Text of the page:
When is a Person Dead?: the Answer of the European Philosophers and Poets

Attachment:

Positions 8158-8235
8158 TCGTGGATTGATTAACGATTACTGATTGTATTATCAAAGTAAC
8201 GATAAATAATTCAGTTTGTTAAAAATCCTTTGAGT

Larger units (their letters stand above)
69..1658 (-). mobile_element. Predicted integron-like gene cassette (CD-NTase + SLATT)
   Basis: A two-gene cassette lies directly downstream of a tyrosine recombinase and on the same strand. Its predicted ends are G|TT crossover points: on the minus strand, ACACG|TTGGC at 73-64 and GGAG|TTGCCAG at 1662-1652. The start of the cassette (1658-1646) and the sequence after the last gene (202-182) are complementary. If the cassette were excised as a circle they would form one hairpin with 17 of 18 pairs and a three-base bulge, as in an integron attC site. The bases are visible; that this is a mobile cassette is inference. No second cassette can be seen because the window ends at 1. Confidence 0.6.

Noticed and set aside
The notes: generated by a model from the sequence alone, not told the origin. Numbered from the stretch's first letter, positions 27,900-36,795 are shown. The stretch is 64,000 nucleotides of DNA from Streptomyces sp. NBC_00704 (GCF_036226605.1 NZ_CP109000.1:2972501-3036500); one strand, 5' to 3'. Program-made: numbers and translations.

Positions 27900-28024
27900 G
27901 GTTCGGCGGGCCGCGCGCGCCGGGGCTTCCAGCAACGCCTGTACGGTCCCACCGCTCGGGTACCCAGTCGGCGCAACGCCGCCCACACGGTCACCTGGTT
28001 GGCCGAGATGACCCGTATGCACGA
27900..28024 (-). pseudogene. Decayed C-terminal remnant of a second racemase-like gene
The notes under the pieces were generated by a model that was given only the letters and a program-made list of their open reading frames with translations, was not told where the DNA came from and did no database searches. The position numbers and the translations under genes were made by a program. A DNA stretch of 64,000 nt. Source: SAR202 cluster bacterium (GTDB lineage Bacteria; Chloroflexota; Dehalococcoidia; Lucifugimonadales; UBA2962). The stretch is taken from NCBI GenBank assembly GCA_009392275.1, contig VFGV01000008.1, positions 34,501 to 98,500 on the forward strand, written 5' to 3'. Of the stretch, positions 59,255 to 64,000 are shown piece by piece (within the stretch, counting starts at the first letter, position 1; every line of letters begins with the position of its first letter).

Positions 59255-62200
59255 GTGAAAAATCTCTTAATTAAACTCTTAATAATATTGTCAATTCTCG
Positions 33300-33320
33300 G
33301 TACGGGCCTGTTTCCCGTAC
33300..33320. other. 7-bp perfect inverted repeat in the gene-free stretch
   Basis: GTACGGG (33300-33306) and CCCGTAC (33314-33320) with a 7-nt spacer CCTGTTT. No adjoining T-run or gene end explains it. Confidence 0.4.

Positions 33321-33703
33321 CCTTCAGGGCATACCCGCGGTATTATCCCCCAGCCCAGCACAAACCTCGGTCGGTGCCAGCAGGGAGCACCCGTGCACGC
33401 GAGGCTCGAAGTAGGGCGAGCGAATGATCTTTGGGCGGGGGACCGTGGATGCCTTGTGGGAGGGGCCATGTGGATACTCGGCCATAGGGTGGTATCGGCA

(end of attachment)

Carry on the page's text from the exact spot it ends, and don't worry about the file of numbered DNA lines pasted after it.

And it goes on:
Among other European authors, Aristotle postulated that the human being is a ternary compound of spirit, soul, and body. The soul makes the body sensitive and allows it to move. In the Parva Naturalia, Aristotle says that death corresponds to the moment when the vital warmth of the soul leaves the body. European culture connects death with the idea of loss of warmth and movement. The principle of life inhabits in the heart, but the heart is neither soul nor life, and, therefore, its beating is no longer an absolute criterion of life. In a culture which claims that the principle of life does not identify itself either with the brain or with the heart or any other organ, the idea of brain death is superfluous. What we nowadays call brain death corresponds to the essence of the traditional image of death: the loss of warmth, the loss of movement as a response. The principle of life is a supernatural one.